Men and women were from the beginning equal in the life of prayer and in the freedom of their access to God. Rachel’s womb was opened when she prayed to God for children (Gen. 30:22-24). Hannah strikes us a much more a person of prayer than her kindly but ineffective husband, Elkanah. She named her son, Samuel, which means “Heard of God,” and it was Hannah who had done the asking! And it was the son born in answer to her prayer that turned around Israel’s spiritual situation.
Women sang and danced in Israelite worship. Miriam and Deborah composed the oldest songs preserved for us in Holy Scripture. Women also partook equally with men in the sacrificial worship, the Passover and the other feasts as well as the sacrifices of the temple, though they were not required to go as were their husbands and brothers. There were, indeed, certain sacrifices, just like those to be brought specifically by men that had to be brought by women themselves (Lev. 12:6). The laws of ritual cleanliness applied equally to one gender as to the other. Interestingly, I imagine somewhat surprisingly to many modern evangelical readers of the Bible, the Nazirite vow if special consecration to God could be taken as well by a woman as by a man (Num. 6:2).
Women stood with men in the teaching and nurturing of their children. There is a patriarchal cast to the Book of Proverbs to be sure but, as we have said, it is clear that what is said of fathers teaching their sons applies, necessary changes being made, to mothers teaching their children. For example, in 31:26 we read that this valiant woman speaks with wisdom and kindness.” In Prov. 1:8, at the outset, the father says to his son, “Do not forsake your mother’s teaching.” That seems unexceptional to us but Dr. Waltke reminds us that “nowhere else in the wisdom literature of the ancient Near East, from the Euphrates to the Nile, is the mother mentioned as a teacher.”  Of course, for her to teach, she herself had to be taught, indicating that “son” in Proverbs really means “child.” I read recently in a book on heroes in human life that one thing that set the Hebrews apart from other ancient peoples is that they made so much of and profited so much from the contribution of their women. [Paul Johnson, Heroes]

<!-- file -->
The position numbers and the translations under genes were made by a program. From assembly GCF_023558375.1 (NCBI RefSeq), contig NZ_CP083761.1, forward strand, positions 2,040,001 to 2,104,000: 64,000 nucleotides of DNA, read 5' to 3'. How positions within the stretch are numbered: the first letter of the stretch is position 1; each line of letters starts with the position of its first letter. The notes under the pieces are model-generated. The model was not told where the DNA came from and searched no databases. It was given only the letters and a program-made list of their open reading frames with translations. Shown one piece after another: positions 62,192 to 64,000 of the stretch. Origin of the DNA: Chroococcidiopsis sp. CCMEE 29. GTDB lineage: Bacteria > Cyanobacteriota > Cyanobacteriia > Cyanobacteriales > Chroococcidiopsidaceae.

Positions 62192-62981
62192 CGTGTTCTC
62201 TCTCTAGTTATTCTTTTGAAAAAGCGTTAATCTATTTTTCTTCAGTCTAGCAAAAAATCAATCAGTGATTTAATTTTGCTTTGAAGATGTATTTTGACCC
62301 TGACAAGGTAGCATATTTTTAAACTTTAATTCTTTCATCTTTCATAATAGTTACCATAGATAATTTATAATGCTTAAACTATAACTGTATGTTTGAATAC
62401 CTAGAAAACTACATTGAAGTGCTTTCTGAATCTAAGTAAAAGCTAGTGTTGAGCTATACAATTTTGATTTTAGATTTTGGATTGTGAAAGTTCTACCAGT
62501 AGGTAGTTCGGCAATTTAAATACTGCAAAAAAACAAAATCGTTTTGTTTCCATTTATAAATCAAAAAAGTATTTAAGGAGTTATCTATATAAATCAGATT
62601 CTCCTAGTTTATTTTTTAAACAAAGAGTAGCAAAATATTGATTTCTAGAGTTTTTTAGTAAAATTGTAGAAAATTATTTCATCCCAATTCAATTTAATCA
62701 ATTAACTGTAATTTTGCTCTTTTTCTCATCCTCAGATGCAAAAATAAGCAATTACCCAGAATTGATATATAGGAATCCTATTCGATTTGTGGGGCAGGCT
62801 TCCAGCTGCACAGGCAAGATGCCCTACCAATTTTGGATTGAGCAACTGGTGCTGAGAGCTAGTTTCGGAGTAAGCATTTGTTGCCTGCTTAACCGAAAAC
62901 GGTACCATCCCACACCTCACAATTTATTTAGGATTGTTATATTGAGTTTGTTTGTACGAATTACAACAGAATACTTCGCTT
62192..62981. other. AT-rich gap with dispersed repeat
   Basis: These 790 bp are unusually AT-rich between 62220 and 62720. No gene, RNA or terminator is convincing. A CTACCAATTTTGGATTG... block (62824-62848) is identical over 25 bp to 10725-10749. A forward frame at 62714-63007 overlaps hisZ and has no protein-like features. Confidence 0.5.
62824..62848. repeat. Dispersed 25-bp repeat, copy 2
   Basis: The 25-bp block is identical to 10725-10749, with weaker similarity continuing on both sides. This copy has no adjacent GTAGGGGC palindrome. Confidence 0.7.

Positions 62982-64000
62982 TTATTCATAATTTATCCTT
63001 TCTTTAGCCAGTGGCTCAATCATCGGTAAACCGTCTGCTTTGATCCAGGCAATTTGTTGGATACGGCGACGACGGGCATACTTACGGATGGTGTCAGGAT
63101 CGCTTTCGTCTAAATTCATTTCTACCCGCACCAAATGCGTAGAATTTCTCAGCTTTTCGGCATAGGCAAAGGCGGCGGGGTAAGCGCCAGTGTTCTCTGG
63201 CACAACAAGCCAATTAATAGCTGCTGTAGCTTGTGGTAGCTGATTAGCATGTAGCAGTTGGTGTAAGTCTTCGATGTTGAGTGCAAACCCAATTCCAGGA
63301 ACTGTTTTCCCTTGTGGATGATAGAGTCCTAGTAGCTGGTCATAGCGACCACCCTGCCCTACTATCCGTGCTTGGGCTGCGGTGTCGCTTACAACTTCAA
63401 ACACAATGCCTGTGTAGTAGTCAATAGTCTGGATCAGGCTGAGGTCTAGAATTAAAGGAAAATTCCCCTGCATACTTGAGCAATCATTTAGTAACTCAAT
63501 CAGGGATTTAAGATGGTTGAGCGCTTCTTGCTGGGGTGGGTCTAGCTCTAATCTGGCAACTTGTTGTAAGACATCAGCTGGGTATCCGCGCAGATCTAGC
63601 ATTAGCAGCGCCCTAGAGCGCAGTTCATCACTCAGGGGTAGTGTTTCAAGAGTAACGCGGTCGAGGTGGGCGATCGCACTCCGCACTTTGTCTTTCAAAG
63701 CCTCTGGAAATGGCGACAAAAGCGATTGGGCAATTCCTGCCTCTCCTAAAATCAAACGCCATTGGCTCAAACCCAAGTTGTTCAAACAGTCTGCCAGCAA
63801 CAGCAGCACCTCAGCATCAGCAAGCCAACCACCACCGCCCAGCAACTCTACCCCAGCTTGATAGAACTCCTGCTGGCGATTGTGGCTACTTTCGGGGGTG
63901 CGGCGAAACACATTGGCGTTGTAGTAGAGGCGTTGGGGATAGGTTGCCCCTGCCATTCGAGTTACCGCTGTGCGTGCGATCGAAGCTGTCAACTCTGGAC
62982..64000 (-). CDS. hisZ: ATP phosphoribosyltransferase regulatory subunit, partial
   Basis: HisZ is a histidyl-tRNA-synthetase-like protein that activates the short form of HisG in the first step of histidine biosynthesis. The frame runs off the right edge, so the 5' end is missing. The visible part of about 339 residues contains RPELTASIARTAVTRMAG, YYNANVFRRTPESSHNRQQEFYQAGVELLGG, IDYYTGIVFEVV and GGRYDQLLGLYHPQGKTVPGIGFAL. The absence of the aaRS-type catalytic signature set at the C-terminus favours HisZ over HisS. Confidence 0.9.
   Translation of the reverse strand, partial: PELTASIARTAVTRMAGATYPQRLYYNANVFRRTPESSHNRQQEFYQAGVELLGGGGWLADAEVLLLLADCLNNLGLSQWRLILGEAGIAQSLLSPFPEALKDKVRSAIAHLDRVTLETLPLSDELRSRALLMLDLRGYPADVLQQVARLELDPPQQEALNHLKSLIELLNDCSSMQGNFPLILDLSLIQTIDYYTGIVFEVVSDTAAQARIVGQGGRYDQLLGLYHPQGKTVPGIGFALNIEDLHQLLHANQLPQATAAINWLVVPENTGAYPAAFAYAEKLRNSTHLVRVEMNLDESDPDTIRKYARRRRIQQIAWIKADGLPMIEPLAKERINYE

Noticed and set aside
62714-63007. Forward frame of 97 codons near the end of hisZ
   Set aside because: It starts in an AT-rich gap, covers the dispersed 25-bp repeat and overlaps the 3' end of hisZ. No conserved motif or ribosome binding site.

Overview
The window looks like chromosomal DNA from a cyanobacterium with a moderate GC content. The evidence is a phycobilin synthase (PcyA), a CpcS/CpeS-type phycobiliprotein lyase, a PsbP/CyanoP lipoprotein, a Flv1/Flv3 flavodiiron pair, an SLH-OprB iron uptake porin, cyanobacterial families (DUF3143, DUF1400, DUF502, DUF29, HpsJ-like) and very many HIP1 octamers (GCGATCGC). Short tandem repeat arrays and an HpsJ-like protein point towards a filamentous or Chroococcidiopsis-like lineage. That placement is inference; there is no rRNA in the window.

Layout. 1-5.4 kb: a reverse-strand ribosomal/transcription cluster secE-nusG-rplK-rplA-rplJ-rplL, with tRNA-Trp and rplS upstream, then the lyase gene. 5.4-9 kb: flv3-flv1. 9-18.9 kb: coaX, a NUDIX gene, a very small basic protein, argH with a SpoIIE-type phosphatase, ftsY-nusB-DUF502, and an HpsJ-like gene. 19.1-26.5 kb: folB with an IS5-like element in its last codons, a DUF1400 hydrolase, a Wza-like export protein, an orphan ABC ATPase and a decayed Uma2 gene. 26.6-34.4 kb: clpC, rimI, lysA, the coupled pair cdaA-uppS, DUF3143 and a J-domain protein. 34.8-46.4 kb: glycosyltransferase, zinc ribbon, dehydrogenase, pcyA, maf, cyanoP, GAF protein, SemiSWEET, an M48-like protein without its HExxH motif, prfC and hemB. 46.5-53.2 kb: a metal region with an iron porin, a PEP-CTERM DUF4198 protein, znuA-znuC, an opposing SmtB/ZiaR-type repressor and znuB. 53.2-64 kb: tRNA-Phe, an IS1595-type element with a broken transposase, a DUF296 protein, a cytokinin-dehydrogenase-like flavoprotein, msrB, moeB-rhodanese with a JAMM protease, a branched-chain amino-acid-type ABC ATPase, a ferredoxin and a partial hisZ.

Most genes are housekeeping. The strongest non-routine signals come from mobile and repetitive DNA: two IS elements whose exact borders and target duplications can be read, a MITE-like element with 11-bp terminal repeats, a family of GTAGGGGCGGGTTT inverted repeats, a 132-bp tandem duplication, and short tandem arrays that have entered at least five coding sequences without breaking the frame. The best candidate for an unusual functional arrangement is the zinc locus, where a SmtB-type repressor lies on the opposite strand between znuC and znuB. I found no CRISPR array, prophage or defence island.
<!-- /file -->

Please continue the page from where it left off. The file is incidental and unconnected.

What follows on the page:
All of this comes over simply and uncontroversially into the New Testament. You can easily remember how naturally and unaffectedly the NT records the important contribution that women made to the advancement of the gospel, first in the ministry of the Lord Jesus himself and then in the ministry of the Apostles. We are told that women accompanied and provided financial support for the Lord’s itinerant ministry. Indeed, in a wonderful summary of what we are told of the Lord’s female friends and supporters in the four Gospels, Bishop J.C. Ryle wrote:
“It was not a woman who sold the Lord for thirty pieces of silver. They were not women who forsook the Lord in the garden and fled. It was not a woman who denied him three times in the high priest’s house. But they were women who wailed and lamented when Jesus was led forth to be crucified. They were women who stood to the last by the cross. And they were women who were first to visit the grave where the Lord lay.” [Luke, 245]
In fact it has long been pointed out that the place of women in the Gospel record as witnesses to the resurrection of the Lord is a powerful proof of the historicity of those accounts. No one in those days, with the view of women abroad in the culture as a whole, no one in those days whether Jew or Gentile, making up a story that they wanted others to take seriously would ever have made women so prominent as witnesses of the Lord’s resurrection. But that fact is a reminder to us of the great honor paid to certain women as well. It was a woman who was the very first human being to lay eyes on the Lord after he had risen from the dead!